The following is an example of a method for preparing a polymer or copolymer useful in the formulations of this invention: 'Lactide, which is the intermolecular ester derived from 2 moles of lactic acid, is purified by several crystallizations from carbon tetrachloride and placed either alone in the case of homopolymerization, or with one or more comonomers in case of copolymerization, in a thoroughly dried reactor equipped with a stirrer and nitrogen inlet tube. Dry nitrogen is introduced immediately above the reaction mixture and heating and stirring are started. When the temperature of the reaction mixture has reached about 100 C., the nitrogen inlet is replaced by a thermometer, and from about 0.01 to 2 weight percent of an oxide or salt of a Group II metal of atomic number 12 through 56, or litharge is added. In the case of polymerization with a liquid comonomer the liquid comonomer is preferably added after the lactide has melted. Heating is continued until polymer having the desired inherent viscosity, e.g., 0.5 to 0.1% concentration in benzene at 25 C. is obtained. This may require from a few minutes up to 25 or more hours, depending upon the catalyst used. The foregoing is not intended to be limiting since the viscosity may range from about 0.3 or less to about 4.0 or more, for example in benzene, chloroform or other suitable solvent.
Polymer, produced as above, may be suitably further treated by cutting it into small pieces, dissolving in a suitable solvent, for example, benzene, toluene or xylene, and precipitating the polymer by pouring the solution into a large volume of a nonsolvent for the polymer, desirably hexane or methanol. The precipitated polymer is removed by filtration, transferred to a blender and a nonsolvent for the polymer is added. The blender is started and after a homogeneous dispersion has been obtained, the dispersion is filtered. The polymer is allowed to dry on the filter, and is then transferred to a vacuum oven. After drying overnight at 100 C., the polymer is removed from the oven and allowed to cool at ambient temperature.
The solvent or diluent Commercial available organic solvents or mixtures thereof can be used to prepare the formulations of the invention. Those skilled in the art of polymer handling and of drug formulation can readily determine, with minimum experimentation, a suitable solvent system for use with any given polyactide-drug combination of the invention.
The solubility of the polylactide depends to some extent on its structure. Poly-L-lactide is soluble in chloroform. Poly-DL-lactide is soluble in this solvent and also in dioxane, butyl acetate, tetrahydrofuran, methyl ethyl ketone, cyclohexanone, benzyl alcohol, dimethyl carbonate, and ethyl chloride. Copolymers in general are soluble in a wider variety of solvents than are homopolymers. For example, lactide/glycolide copolymers containing a predominant amount of lactide constituent are soluble in most or all of the solvents mentioned above and also in acetone and ethyl acetate.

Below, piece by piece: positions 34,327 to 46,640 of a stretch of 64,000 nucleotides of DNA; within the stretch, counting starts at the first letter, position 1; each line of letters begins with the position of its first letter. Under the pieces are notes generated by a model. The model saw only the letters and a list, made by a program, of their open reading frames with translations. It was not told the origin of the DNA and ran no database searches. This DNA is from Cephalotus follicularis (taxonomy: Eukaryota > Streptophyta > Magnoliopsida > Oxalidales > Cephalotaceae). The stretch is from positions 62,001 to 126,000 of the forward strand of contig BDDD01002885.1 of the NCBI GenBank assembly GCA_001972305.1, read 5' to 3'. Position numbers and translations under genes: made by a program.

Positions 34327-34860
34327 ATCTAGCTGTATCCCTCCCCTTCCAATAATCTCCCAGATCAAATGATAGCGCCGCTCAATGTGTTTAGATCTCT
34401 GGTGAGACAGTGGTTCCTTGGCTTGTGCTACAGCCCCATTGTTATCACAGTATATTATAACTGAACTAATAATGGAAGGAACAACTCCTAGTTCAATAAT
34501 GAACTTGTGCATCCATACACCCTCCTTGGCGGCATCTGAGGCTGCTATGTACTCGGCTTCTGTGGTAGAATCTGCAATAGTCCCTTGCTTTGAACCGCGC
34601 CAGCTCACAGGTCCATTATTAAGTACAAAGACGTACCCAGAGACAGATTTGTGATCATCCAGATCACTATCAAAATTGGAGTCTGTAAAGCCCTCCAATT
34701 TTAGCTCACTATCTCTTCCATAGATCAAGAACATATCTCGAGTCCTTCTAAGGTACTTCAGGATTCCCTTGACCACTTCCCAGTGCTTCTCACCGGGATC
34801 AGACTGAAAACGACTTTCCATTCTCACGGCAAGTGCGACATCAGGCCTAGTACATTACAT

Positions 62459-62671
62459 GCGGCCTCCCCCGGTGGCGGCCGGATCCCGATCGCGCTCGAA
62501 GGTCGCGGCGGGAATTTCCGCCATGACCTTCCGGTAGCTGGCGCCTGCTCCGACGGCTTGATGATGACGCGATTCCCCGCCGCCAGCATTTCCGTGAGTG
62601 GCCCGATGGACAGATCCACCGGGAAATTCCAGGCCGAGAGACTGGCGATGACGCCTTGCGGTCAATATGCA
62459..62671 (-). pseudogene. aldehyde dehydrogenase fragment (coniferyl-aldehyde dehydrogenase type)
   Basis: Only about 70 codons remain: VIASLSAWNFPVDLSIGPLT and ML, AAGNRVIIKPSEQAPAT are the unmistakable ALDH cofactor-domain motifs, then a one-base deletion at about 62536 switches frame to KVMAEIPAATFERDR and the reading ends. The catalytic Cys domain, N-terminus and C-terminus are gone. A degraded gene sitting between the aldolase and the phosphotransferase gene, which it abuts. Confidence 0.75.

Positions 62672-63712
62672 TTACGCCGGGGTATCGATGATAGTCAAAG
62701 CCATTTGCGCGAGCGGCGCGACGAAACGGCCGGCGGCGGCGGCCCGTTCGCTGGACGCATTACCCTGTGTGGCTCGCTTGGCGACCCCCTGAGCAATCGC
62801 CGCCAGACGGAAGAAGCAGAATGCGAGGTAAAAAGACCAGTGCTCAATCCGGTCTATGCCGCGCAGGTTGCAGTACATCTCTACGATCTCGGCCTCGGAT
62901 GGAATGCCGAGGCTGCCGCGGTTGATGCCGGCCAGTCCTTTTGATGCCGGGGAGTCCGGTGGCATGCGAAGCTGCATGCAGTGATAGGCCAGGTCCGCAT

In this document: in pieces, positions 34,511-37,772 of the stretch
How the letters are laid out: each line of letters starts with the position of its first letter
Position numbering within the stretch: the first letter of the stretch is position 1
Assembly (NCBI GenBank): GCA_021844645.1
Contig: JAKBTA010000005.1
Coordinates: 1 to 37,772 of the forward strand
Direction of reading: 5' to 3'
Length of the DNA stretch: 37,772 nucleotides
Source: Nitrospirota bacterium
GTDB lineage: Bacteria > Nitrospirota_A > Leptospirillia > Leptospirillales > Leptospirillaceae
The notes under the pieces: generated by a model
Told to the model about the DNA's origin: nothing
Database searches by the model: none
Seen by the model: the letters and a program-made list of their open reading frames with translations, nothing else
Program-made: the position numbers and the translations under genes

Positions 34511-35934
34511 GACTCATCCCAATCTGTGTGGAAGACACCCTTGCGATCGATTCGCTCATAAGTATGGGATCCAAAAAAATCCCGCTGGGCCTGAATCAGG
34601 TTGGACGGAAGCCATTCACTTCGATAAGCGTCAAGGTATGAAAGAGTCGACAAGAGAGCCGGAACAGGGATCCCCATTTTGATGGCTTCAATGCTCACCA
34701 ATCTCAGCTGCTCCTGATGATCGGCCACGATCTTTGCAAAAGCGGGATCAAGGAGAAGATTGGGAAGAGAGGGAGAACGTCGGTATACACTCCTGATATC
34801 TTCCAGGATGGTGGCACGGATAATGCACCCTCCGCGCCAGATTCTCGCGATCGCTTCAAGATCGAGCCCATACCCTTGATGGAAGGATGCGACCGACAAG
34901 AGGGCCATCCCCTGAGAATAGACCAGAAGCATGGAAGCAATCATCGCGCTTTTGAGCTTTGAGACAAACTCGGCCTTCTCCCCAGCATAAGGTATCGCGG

In addition, as is well known to one skilled in the art, the solubility of a polylactide will depend on its molecular weight. In general, polylactides of relatively lower weights will be more soluble in particular solvents and will be soluble in a greater variety of solvents.
The propellent Formula: Approx. B.P., C. CHF Cl 41 CF ClCF -39 CF Cl 30 CH Cl '-24 CH CF Cl 10 CF ClCF Cl 4 CHFCl 9 C H Cl 12 CHFClCHF 17 In addition, certain higher-boiling fluorohaloalkanes, not normally regarded as propellents by themselves, can be mixed with any of the propellents discussed above to lower the overall pressure of the mixture. An example is CFCl B.P. 24 C.
In some cases a single compound can function both as a solvent and as a propellent. An example is ethyl chloride.
PREPARATION AND ADMINISTRATION OF THE FORMULATIONS The drug, the polymer, the solvent or diluent, optionally the propellent, and optionally one or more other additives discussed below can be mixed by any of a number of conventional methods.
Coating, embedding or intimately mixing the drug compound with the polymer for use in producing the sprayable composition can be accomplished in the following ways:
(A) Coating the discrete drug particles or drug-particle aggregates, agglomerates or flocs by:
( 1) Spray drying: Finely divided drug particles are suspended in a solvent system in which the drug is not soluble containing the dissolved polymer and other agents, e.g., extenders, plasticizers, dyes, etc., in the drug/polymer ratio from 1/99 to 99/1, followed by spray drying. For example: Drug particles 0.2 to 10 microns in size and equal to the weight of polymer used are suspended in a chloroform solution of polymer in such a concentration as to give a liquid viscosity suitable for atomizing. The drug-polymer mixture is spray-dried using conventional methods of atomizing, e.g., centrifugal wheel, pressure and twofluid nozzle using appropriate drying conditions and temperatures that do not exceed the softening point of the polymer and do not exceed the melting point or composition point of the drug.